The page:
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December 20th, 2017 by Robert Kiyosaki
The other day a friend of mine approached me excitedly, saying, “I found the house of my dreams. It’s in foreclosure and the bank will sell it to me for a great price.”
“How good is the price?” I asked.
“Just before the real estate market crashed, the seller was asking $780,000 for the property. Today, I can buy it from the bank for $215,000. What do you think?” she asked.
“How would I know?” I replied. “All you’ve given me is the price.”
“Yes!” she squealed. “Now my husband and I can afford it.”
“Only cheap people buy on price,” I replied. “Just because something is cheap doesn’t mean it’s worth the cost.”
I then explained to her one of my most basic money principles: I buy value. I will pay more for value. If I don’t like the price, I simply pass. If the seller wants to sell, he will come back with a better price. I let him tell me what he will accept. I know some people love to haggle; personally, I don’t. If a person wants to sell, they will sell. If I feel what I am buying is of value, I’ll pay the price. Value rather than price has made me rich.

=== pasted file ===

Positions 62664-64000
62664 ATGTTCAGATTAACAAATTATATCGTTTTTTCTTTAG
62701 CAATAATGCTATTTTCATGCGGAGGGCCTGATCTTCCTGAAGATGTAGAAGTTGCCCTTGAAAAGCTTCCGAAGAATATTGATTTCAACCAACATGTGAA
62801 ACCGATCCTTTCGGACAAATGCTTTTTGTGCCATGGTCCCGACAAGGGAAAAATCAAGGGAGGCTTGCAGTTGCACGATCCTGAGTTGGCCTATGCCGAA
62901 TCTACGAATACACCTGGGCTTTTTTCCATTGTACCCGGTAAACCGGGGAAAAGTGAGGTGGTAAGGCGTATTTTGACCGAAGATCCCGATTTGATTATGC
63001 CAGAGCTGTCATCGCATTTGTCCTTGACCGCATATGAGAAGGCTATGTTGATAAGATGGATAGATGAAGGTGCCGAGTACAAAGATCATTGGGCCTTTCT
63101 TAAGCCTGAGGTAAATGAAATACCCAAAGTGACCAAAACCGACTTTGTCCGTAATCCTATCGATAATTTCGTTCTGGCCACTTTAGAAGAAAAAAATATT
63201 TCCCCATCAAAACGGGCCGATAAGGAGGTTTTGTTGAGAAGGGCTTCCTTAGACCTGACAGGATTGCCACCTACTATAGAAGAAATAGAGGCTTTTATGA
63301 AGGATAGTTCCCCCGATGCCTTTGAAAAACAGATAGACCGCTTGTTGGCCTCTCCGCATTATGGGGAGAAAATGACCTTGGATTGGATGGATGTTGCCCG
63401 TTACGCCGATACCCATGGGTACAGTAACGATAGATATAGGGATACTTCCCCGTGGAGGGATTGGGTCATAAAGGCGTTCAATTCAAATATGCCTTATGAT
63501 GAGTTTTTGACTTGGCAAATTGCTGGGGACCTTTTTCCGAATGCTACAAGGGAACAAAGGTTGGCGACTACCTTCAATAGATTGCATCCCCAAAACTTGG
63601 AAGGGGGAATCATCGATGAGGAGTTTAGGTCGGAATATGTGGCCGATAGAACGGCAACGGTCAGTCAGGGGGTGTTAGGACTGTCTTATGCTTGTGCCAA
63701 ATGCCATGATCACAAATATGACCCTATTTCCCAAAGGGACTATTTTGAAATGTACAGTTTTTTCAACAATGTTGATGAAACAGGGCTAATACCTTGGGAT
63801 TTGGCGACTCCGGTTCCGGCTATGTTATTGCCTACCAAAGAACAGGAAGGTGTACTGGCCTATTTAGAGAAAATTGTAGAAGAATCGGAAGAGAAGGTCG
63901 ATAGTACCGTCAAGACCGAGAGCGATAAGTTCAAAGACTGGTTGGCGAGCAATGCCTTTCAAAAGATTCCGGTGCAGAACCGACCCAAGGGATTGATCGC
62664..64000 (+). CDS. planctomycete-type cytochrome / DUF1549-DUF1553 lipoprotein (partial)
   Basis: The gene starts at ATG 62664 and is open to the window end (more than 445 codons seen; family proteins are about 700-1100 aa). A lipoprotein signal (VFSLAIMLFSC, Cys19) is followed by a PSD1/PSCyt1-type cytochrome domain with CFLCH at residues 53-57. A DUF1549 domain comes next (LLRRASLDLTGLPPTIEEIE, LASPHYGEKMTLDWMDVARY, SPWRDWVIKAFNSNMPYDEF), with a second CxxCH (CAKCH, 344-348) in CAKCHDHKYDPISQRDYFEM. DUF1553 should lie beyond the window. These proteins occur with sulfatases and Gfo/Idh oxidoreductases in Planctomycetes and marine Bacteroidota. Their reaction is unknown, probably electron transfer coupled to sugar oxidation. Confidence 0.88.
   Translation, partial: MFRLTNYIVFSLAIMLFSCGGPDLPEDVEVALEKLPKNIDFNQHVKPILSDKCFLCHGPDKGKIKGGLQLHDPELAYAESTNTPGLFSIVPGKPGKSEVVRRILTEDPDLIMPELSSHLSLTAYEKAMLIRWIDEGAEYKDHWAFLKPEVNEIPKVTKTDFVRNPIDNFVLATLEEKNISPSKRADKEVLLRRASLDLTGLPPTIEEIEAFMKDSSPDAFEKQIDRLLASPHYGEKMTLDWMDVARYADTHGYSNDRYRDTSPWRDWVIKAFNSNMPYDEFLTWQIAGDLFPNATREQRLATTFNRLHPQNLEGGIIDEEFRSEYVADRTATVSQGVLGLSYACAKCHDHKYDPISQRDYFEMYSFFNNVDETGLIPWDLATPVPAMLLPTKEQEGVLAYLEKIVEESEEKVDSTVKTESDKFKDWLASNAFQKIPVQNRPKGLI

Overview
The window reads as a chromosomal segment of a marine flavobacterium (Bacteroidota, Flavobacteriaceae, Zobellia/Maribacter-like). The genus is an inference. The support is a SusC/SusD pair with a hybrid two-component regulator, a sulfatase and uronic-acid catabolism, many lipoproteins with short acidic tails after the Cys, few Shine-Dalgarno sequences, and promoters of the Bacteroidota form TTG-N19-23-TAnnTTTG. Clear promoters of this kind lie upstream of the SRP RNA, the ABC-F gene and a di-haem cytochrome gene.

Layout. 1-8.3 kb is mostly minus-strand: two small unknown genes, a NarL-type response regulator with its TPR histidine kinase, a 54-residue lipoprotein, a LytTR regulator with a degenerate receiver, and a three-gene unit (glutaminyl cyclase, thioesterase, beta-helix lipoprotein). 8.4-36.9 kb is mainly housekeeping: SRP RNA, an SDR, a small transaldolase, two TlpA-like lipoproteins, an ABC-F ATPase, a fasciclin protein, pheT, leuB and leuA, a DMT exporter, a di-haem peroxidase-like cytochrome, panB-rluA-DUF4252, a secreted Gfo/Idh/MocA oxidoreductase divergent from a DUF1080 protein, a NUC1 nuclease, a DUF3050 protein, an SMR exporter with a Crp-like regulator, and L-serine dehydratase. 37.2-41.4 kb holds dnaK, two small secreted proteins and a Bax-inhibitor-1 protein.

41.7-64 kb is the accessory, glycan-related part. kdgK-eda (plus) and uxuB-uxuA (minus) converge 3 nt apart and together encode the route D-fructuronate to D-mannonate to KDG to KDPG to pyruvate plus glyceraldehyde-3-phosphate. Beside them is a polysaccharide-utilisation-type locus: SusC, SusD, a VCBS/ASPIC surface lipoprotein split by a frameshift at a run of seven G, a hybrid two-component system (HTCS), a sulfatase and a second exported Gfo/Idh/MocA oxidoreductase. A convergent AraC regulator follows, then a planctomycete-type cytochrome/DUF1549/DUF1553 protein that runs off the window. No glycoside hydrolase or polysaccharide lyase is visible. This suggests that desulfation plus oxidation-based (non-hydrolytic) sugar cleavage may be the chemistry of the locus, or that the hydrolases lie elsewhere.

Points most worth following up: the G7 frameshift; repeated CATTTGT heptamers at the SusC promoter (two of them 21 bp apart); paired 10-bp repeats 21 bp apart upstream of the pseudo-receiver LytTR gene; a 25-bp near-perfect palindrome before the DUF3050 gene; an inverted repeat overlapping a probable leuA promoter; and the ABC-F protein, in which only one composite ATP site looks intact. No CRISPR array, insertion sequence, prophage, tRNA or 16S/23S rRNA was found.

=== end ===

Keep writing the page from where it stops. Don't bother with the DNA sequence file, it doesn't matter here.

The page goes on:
Against my advice, my friend sought financing for her “dream” home.
Fortunately, the bank turned her down. The house was on a busy street in a deteriorating neighborhood. The high school four blocks away was one of the most dangerous schools in the city. Her son and daughter would either have to go to private school or take karate lessons. She is now looking for a cheaper house to buy and has asked her father, who is retired, for help with the down payment. If her past is a crystal ball to her future, she will likely always be cheap and poor, even though she is a good, kind, educated, hard-working person.
My Point of View
What follows are some thoughts on why my friend will probably never get ahead financially — especially in this market.
As the current crisis demonstrates, our schools teach very little about money management. Millions of people are living in fear because they followed conventional wisdom: Go to school, get a job, work hard, save money, buy a house, get out of debt, and invest for the long term in a well-diversified portfolio of mutual funds. Many people who followed this financial prescription are not sleeping at night. They need a new plan. Had they sought out a little financial education, they might not be entangled in this mess.
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